by the time it was all said and done and the shooting stopped, unloaded 154 rounds from the semiautomatic rifle. the principal, erica's mother, was in a meeting but had stepped out into the danger when that shooting began to find out what was happening. she was at the peak of her career. the families cannot get their loved ones back but still seeking justice in the lawsuit they brought against the gun manufacturers. the people who built the a.r. 15 and the connecticut judge just ruled yesterday that a lawsuit on their behalf can in fact move forward right into the discovery process. even a trial date has been set. april 3rd. 2018. two years from now. this is huge. first time that we've had a case like this go into discovery. cnn legal analyst paul callan and former prosecutor. jessica, i know people would wonder, why this case? why is it able to get that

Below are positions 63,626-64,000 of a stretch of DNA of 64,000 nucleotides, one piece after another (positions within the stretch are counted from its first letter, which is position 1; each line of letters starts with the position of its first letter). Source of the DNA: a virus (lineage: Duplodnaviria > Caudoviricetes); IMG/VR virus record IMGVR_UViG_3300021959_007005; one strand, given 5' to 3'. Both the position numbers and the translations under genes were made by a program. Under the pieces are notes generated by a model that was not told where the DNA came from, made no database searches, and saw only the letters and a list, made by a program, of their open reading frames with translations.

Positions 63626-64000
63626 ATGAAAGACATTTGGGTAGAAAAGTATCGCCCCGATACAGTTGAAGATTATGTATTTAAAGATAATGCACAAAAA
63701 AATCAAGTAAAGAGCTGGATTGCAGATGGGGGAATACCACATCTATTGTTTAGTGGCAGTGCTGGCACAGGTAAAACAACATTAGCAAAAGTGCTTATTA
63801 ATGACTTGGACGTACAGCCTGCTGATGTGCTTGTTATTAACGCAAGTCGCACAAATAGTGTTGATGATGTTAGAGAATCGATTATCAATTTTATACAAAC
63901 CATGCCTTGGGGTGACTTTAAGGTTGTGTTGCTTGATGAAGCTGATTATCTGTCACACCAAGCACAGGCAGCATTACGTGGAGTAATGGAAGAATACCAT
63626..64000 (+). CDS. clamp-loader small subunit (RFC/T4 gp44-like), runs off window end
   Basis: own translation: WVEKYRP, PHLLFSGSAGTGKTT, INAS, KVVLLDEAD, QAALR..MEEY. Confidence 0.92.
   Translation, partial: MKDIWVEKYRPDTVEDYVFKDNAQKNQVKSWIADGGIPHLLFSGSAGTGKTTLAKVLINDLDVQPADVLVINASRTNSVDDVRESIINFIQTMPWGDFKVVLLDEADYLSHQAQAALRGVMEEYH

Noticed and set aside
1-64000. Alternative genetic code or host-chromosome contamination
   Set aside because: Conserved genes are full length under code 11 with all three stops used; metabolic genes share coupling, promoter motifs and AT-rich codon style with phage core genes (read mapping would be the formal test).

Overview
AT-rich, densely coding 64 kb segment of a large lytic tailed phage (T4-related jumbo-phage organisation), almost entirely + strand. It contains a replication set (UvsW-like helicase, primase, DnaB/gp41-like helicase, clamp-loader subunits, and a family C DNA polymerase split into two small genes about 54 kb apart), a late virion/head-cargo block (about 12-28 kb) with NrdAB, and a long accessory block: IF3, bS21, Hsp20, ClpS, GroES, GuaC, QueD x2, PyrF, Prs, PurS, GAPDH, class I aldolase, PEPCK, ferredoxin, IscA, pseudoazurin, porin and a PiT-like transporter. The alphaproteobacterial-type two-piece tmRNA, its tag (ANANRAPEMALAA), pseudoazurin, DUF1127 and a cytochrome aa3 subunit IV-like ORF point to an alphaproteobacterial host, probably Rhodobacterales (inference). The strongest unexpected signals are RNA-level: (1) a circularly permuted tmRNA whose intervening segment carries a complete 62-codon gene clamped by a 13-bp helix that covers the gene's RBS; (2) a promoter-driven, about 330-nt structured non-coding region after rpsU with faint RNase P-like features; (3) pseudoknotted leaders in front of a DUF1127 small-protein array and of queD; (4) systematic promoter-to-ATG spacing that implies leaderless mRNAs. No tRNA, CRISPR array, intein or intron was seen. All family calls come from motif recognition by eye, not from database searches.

strong federal protection, the protection of lawful commerce in arms act which effectively had been covered for the gun manufacturers to say, you can't sue us, the guns, not us. >> strong protections. but the parents are trying to get around this. they're saying that the gun manufacturer should be held accountable for what they're calling in strong words unethical, oppressive, and immoral marketing tactics. the gun manufacturers have specifically targeted young men who play video games like "call of duty" and targeted civilians who they say are just not fit to be operating these military style rifles and firearms. in particular, the lawsuit itself puts a very fine point on it. if we can take a look at a full screen, it says the bush master defendants militaristic marketing reinforces the images of the a.r. 15 as a combat weapon for the purposes of waging war and killing human beings. it continues on this marketing